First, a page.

Every exchange must be considered very carefully:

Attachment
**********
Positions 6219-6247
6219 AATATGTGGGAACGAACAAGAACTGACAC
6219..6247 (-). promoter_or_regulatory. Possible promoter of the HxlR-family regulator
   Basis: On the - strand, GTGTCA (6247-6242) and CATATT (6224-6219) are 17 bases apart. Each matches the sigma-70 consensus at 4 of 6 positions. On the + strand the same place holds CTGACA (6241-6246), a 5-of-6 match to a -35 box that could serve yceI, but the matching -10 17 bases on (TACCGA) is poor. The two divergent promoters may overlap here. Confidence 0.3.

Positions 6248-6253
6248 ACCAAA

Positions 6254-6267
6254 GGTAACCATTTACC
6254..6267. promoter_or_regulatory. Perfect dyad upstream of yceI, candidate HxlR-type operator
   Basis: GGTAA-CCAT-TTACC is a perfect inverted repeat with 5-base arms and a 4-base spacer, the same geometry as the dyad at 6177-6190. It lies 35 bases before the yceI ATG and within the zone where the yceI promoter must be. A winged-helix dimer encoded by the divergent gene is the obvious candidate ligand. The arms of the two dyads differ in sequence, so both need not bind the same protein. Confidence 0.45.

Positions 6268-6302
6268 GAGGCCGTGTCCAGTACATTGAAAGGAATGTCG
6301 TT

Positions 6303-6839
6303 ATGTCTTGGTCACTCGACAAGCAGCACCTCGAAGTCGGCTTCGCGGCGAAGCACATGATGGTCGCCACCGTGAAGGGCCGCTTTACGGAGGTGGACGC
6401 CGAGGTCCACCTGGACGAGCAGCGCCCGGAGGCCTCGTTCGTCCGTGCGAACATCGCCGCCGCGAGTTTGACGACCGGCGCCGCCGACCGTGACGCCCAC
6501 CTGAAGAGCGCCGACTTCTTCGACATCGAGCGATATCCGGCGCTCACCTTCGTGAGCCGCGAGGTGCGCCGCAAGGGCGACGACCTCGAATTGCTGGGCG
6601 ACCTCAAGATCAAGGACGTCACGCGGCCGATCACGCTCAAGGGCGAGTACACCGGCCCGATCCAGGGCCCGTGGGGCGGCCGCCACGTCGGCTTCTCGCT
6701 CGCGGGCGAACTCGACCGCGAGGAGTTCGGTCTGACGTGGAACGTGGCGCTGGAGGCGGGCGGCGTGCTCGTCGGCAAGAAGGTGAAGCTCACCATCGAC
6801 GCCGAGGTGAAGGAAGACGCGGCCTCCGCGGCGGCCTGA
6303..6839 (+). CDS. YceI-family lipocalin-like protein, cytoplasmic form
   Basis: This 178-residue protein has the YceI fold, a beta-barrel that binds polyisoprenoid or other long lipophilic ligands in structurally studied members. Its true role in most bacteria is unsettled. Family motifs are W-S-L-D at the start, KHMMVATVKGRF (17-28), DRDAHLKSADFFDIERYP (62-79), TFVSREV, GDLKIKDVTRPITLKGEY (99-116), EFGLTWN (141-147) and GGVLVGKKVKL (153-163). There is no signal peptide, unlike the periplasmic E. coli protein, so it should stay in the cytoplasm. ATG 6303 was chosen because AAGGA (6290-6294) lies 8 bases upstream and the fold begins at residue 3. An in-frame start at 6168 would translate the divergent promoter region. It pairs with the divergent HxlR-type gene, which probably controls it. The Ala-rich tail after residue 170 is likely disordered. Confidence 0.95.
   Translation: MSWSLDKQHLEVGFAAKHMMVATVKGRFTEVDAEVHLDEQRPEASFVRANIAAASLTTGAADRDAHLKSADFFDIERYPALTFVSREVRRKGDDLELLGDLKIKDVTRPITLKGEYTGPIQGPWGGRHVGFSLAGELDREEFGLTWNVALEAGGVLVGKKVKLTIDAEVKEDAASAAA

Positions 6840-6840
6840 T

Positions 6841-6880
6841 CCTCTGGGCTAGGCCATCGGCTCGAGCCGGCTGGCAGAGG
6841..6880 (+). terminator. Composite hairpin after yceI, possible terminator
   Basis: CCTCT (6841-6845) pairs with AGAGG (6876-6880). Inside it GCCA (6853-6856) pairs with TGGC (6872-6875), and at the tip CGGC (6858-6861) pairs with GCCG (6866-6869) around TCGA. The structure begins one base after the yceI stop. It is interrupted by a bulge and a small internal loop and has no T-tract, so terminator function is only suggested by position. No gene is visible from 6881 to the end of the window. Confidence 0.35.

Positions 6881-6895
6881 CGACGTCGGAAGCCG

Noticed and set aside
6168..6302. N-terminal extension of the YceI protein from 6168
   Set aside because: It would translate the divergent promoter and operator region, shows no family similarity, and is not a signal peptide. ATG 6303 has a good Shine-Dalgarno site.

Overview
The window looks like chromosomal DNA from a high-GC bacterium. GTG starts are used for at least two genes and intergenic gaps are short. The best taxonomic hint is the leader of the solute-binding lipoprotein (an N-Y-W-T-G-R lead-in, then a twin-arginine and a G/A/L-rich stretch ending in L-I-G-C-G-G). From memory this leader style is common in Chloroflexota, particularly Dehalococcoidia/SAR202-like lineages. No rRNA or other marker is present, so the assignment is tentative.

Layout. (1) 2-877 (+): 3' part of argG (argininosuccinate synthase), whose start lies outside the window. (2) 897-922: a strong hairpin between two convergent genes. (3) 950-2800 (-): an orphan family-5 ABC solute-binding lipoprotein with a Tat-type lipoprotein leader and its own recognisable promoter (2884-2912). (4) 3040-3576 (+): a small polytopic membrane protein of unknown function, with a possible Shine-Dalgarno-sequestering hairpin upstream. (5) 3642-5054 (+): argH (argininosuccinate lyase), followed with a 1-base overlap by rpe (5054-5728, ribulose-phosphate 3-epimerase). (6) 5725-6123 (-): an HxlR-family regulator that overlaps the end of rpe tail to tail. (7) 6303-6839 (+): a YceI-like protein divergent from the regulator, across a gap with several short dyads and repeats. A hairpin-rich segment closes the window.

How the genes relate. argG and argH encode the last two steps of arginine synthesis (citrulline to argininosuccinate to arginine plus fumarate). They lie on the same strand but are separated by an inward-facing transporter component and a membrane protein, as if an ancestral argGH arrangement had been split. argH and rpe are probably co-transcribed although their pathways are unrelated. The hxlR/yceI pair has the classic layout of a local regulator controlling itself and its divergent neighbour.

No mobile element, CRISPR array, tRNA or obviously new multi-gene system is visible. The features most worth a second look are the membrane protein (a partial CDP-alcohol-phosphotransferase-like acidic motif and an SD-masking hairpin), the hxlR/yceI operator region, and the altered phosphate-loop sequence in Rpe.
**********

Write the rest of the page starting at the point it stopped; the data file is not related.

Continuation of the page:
[Event "Renova FIDE GP Zug"] [Site "Zug SUI"] [Date "2013.04.28"] [Round "9.6"] [White "Radjabov, Teimour"] [Black "Ponomariov, Ruslan"] [Result "1-0"] [ECO "D20"] [WhiteElo "2793"] [BlackElo "2733"] [Annotator "Mueller,Karsten"] [PlyCount "101"] [EventDate "2013.04.18"] 1. d4 d5 2. c4 dxc4 3. e4 Nf6 4. e5 Nd5 5. Bxc4 Nb6 6. Bd3 Nc6 7. Ne2 Bg4 8. Be3 Qd7 9. Nbc3 O-O-O 10. a4 Nxe5 11. Be4 f5 12. a5 Nbc4 13. Bxb7+ Kxb7 14. Qb3+ Ka8 15. dxe5 Nxe3 16. fxe3 Bxe2 17. Nxe2 Qd5 18. Qxd5+ Rxd5 19. Kf2 g6 20. Rhd1 Rxd1 21. Rxd1 Bg7 22. Rd5 Rb8 23. Nd4 Rxb2+ 24. Kf3 Kb7 25. Ne6 Bh8 26. Rc5 c6 27. Nd8+ Ka6 28. Rxc6+ Kxa5 29. Re6 Ka4 30. Rxe7 a5 31. Re8 Bg7 32. Ne6 Bh6 33. Re7 Rb5 34. Nd4 Bg5 35. Re8 Rc5 36. Ne2 Ka3 37. g3 a4 38. h4 Bh6 39. e6 Re5 40. Nf4 {Radjabov's Radient Rook Every exchange must be considered very carefully:} Bxf4 $2 {Probably in high time trouble Ponomariov miscalculates. He should keep his strong bishop, e.g.} (40... g5 41. hxg5 (41. Nd3 g4+ 42. Kg2 Rxe3 43. Nc5 f4 44. gxf4 Bxf4 $11) 41... Bxg5 $11 {(Baburin in Chess Today 4555)}) (40... Ka2 $11 {is also playable.}) 41. Kxf4 Re4+ (41... Rb5 42. e7 Rb7 43. Kg5 Kb2 44. Kf6 a3 45. Ra8 Rxe7 46. Kxe7 a2 47. Kf6 a1=Q 48. Rxa1 Kxa1 49. Kg7 $18) 42. Kg5 Rxe3 43. Kf6 Rxg3 (43... Kb2 44. e7 a3 45. Rb8+ Kc2 46. e8=Q Rxe8 47. Rxe8 a2 48. Ra8 Kb2 49. Kg7 $18) 44. e7 Re3 45. Rb8 Ka2 ({After} 45... f4 46. e8=Q {is the right way to win} ({and not} 46. Rb6 $2 f3 47. Kf7 f2 48. Rf6 Kb3 49. e8=Q Rxe8 50. Kxe8 a3 $11) 46... Rxe8 47. Rxe8 Kb2 48. Re4 a3 49. Rxf4 a2 50. Rf2+ Kb3 51. Rxa2 Kxa2 52. Kg7 $18) 46. Rb6 $1 {Radjabov's radient rook threatens to move behind White's passed e-pawn and keeps Black's king locked in.} ({The direct} 46. e8=Q $2 Rxe8 47. Rxe8 Kb2 $11 {(Baburin) spoils it.}) 46... Rxe7 (46... a3 {does not help due to} 47. Re6 Rxe6+ 48. Kxe6 Kb2 49. e8=Q a2 50. Qb5+ Kc2 51. Qc4+ Kb2 52. Qb4+ Kc2 53. Qa3 Kb1 54. Qb3+ Ka1 $6 55. Qc2 f4 56. Qc1#) 47. Kxe7 a3 48. Kf6 Ka1 (48... f4 49. Kg7 f3 50. Kxh7 f2 51. Rf6 $18) 49. Kg7 a2 50. Kxh7 f4 51. Rb3 (51. Rb3 f3 52. Rxf3 Kb2 53. Rf2+ Kb3 54. Rf1 Kb2 55. Kxg6 $18) 1-0